For Silence of da Hams, Montero is charged with making the spice rub for their pork. They rub it all over so that it seeps in during the entire cooking process.
I went with a water cocoon method before adding the rub. In hindsight this was probably more trouble than it was worth and would save you a few singed arm hairs if you just went with the pros approach here.
During the cooking process you also need to dial in some type of method to keep the skin moist. It could be fruit juice or vinegar, or even plain water. This adds great color and helps prevent the skin form drying out.
The year Montero’s team won grand champion for best whole hog, they hung a pork belly and let the fat render all over the large pig, creating a dreamy bacon-like shower that makes my mouth water just thinking about it.
I can’t top the bacon shower, so I won’t bore you with how I kept the skin moist, but let’s just say a lot of butter went to good use.
I can’t stress enough how much experience pays off. If you know what you’re doing, you can pivot a little easier and make sure the variables are kept to a minimum.
“From a competition standpoint, it’s the most difficult thing to do right,” Montero said. “There’s every cut of a pig and the absolutes are more finite when your cooking individual cuts.”
The difficult part is very true — especially when you consider changes in the weather. What I didn’t realize is how much an abundance of wind can change an open spit. I toughed through it, but I felt like an old school fireman shoveling coal in the fire box trying to keep the train moving down the tracks.
Third: The breakdown party
If you think taking a whole smoking pig off of a cooker and transferring it to a table to be broken down would be a site to see, you would be right. I think that’s one of the things that make this event so unique.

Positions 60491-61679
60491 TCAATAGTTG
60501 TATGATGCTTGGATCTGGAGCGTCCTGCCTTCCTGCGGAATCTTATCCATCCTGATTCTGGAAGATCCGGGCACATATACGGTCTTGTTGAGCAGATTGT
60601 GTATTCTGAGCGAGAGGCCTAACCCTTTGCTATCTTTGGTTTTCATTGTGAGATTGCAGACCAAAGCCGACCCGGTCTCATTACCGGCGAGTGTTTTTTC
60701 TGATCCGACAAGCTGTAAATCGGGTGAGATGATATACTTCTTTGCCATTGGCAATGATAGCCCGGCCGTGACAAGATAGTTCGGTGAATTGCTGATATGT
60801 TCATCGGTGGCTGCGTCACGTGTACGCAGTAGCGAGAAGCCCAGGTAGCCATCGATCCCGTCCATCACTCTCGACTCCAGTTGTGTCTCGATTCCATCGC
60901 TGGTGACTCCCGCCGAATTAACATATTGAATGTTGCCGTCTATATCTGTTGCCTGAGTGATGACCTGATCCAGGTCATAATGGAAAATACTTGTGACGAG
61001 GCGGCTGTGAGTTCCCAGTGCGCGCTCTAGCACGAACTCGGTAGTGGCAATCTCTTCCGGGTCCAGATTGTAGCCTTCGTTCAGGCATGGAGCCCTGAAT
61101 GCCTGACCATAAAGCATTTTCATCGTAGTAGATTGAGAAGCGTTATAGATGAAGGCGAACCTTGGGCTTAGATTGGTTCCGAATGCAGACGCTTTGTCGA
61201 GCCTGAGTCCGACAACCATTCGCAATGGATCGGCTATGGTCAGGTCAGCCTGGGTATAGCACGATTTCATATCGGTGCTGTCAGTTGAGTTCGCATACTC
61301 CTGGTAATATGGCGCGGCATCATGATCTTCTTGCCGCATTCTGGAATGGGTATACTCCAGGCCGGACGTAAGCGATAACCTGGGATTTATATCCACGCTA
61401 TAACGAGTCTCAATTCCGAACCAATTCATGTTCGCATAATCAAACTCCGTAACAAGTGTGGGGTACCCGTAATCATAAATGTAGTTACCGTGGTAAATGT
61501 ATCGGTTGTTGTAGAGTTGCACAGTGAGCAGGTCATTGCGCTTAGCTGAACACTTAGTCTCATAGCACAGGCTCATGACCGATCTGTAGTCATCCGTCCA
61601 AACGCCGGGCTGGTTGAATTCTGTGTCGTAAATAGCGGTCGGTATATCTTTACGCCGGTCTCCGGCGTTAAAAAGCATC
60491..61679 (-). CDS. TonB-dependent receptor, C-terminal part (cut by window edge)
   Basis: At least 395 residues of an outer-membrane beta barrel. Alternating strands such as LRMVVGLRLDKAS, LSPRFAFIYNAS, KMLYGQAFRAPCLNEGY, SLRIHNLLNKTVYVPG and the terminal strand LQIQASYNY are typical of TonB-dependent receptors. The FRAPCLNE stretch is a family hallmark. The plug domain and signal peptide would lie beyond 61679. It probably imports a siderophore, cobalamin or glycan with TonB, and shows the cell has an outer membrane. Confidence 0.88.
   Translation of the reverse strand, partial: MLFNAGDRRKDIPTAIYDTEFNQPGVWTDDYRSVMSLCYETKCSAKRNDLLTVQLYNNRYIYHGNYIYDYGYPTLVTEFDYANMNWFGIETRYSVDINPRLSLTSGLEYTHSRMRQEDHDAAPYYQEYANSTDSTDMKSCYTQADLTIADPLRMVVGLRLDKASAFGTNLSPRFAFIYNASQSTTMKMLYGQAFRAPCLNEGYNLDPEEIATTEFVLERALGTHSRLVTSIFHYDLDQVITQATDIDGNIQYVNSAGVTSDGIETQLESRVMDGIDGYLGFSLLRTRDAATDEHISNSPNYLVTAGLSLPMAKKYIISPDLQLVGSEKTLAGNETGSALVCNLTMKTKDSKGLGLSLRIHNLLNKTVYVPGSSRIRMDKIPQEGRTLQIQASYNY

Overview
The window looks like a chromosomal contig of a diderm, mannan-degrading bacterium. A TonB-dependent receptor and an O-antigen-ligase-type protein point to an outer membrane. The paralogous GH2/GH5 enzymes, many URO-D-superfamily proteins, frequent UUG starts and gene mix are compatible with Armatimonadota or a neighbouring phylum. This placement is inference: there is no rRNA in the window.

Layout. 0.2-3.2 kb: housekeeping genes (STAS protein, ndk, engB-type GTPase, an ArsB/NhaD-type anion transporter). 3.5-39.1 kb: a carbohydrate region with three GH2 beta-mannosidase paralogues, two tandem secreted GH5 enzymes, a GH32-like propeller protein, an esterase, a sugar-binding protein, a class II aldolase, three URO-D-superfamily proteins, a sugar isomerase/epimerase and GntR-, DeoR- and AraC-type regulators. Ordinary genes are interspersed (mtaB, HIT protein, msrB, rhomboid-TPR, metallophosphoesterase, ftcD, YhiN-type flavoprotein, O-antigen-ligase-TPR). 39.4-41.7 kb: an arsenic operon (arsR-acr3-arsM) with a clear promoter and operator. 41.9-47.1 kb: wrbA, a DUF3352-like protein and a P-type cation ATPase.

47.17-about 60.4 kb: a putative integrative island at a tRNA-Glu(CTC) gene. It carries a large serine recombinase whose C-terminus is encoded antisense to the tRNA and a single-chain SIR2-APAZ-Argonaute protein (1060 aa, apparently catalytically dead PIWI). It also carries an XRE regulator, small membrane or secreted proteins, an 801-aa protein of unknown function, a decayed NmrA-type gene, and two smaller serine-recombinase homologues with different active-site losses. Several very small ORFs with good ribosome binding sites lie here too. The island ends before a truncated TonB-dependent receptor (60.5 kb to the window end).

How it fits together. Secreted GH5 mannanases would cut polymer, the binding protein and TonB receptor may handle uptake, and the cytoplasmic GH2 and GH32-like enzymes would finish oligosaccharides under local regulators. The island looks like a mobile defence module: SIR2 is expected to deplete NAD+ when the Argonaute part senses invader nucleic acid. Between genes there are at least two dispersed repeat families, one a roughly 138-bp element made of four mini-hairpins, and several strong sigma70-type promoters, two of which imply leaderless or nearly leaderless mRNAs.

The Hams team makes a big production out of it, placing it on a large table and letting it rest for a bit while people take their photos and selfies.
My take away from this experience is to have a plan in how you’re going to break it down. Where do you start and how are you going to manage the individual cuts of meat?
You don’t want to go in like Michael Meyers and just start slinging your knife. Some cuts need to be more precise and others you may want to simply pull. Regardless, after a full day of cooking you’re about to dive into an experience.
“In layman’s terms, it’s a big ‘wow,’” Montero said. “It’s kind of primal and the image of a perfectly roasted pig — it’s same thing as Thanksgiving when you pull out a turkey and it looks perfect.”
Montero also added that people don’t generally cook a whole hog in their yard, but that’s exactly what I did. I guess that’s why the mailman had to stop and do a double take on the day it went down.
I’d imagine out of all the packages he saw that day, ours was the most distinct — and probably tasted the best, too.